Update: Judge Baugh has apologized for saying the 14-year-old victim was “older than her chronological age” and “as much in control of the situation” as her attacker, NBC News reports. Baugh called himself "a blithering idiot" and acknowledged that "what I said was demeaning to all women, not what I believe in, and irrelevant to the sentencing." He added, "I owe all our fellow citizens an apology." However, despite his apology for his wording, Judge Baugh continued to defend his ruling.
Stacey Dean Rambold has been sentenced to 30 days behind bars after the male ex-teacher reportedly raped a 14-year-old female student named Cherice Morales repeatedly back in 2008, the Billings Gazette reports. You read that correctly: He got 30 days, not years.
This case has been open for nearly 5 years, during which the case has become even sadder. Unfortunately, in 2010, the then 17-year-old Cherice committed suicide. Her mother insists that her daughter’s traumatic rape was a “major factor” in her decision to end her life.
The case against Rambold had been pending up until that 2008 incident, but following Cherice’s suicide, the Yellowstone County District Attorney's office offered an agreement to Rambold that he would admit to one of the three rape charges — the other two would be dismissed — and attend a sex offender program.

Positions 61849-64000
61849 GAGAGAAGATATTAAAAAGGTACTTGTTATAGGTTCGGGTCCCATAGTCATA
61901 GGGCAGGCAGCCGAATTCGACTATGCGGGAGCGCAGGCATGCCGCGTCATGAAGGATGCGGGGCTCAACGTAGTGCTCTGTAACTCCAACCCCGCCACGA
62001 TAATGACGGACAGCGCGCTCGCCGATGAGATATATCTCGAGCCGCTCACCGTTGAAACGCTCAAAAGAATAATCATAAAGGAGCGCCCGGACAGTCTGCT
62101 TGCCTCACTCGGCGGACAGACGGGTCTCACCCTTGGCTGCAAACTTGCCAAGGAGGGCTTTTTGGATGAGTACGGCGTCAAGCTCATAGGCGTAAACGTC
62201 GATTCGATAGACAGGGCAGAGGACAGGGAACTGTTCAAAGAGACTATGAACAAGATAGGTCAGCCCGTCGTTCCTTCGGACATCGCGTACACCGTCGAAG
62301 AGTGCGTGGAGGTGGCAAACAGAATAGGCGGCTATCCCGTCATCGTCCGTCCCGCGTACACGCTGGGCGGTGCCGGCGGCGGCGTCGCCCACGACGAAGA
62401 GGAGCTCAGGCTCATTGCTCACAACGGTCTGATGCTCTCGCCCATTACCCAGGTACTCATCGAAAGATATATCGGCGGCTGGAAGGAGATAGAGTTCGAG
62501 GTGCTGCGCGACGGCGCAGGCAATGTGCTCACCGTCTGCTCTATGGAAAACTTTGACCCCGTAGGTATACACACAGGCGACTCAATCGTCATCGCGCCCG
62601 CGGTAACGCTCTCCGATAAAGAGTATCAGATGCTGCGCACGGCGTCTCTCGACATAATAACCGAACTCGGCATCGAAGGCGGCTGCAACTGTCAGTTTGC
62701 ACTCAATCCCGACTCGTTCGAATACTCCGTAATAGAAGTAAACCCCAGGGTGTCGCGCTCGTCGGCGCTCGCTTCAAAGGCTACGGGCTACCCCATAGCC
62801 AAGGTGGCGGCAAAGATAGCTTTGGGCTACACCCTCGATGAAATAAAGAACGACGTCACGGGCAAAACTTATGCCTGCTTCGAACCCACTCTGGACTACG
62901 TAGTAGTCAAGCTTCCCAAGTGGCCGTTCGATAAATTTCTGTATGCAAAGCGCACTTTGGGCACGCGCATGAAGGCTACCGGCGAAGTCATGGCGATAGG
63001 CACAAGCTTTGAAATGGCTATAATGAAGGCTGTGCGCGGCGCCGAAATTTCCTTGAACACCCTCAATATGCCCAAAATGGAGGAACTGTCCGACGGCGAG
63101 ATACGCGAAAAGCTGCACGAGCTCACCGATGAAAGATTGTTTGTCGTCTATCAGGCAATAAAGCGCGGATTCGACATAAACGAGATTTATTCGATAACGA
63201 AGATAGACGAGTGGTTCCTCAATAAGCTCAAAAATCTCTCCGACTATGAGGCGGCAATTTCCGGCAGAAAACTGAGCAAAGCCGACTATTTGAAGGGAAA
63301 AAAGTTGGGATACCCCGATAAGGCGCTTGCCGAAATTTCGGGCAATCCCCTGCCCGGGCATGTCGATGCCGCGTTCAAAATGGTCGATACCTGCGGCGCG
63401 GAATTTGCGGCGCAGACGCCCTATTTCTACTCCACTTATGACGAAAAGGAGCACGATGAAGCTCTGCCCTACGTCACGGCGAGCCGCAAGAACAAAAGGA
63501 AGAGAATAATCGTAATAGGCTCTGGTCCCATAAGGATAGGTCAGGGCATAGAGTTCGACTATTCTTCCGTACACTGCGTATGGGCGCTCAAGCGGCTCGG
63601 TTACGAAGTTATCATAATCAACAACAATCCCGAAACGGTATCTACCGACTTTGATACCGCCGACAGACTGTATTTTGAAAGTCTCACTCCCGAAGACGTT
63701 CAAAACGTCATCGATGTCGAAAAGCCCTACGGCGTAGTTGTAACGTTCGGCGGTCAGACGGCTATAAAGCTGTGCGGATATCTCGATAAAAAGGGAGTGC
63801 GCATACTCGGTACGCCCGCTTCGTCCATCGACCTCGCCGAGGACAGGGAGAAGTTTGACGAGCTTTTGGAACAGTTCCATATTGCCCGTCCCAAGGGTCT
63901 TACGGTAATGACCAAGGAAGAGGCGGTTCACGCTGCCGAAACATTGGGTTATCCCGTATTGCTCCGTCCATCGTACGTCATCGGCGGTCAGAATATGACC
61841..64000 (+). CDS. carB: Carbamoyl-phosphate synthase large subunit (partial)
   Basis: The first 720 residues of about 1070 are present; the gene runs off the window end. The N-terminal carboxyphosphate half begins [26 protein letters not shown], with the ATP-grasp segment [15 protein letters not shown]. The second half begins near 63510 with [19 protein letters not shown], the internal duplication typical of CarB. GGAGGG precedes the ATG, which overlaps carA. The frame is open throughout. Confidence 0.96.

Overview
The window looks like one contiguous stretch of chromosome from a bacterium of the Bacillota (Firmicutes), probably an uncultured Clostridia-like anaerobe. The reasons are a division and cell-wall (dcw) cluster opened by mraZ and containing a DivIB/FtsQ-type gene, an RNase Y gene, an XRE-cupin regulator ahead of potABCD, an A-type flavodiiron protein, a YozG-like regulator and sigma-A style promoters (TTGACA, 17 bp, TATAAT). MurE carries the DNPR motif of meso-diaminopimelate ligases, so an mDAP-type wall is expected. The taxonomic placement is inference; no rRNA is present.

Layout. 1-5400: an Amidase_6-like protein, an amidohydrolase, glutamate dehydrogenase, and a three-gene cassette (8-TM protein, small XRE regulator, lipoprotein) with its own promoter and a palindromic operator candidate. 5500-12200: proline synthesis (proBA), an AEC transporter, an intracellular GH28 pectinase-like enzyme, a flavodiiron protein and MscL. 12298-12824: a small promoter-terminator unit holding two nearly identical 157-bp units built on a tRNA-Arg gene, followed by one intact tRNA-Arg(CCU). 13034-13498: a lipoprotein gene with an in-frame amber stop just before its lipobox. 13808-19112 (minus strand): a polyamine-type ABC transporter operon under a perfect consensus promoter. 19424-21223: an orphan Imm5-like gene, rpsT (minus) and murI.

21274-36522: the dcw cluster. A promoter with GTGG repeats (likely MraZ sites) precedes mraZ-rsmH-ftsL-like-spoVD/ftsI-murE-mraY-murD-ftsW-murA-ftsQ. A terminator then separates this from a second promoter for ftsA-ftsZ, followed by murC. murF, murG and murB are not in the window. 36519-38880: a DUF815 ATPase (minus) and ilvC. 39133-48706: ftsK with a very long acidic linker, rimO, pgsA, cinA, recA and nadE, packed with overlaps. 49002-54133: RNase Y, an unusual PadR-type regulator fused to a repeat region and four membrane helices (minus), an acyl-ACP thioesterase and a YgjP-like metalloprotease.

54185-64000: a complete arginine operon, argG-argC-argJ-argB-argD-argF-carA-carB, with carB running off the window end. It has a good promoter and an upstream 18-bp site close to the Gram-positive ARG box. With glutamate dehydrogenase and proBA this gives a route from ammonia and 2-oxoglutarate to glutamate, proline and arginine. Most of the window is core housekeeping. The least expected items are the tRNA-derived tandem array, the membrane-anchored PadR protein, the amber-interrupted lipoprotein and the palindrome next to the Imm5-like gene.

Last November, Rambold was expelled from the program after it was discovered that “he had been having unsupervised visits with minors and had not informed his counselors that he had been having sexual relations with a woman.”
Despite Cherice’s mother’s pleading to the judge to put Rambold behind bars and the prosecution asking for a 20-year sentence with 10 years suspended, Judge Baugh decided on a 15-year sentence with all but 31 days suspended. Rambold received a credit for the single day he had already spent in jail.
Judge Baugh said his decision was based on the fact that the victim had been “older than her chronological age” and “as much in control of the situation” as Rambold.
Moms, what do you think about the judge’s decision?
Source: Billings Gazette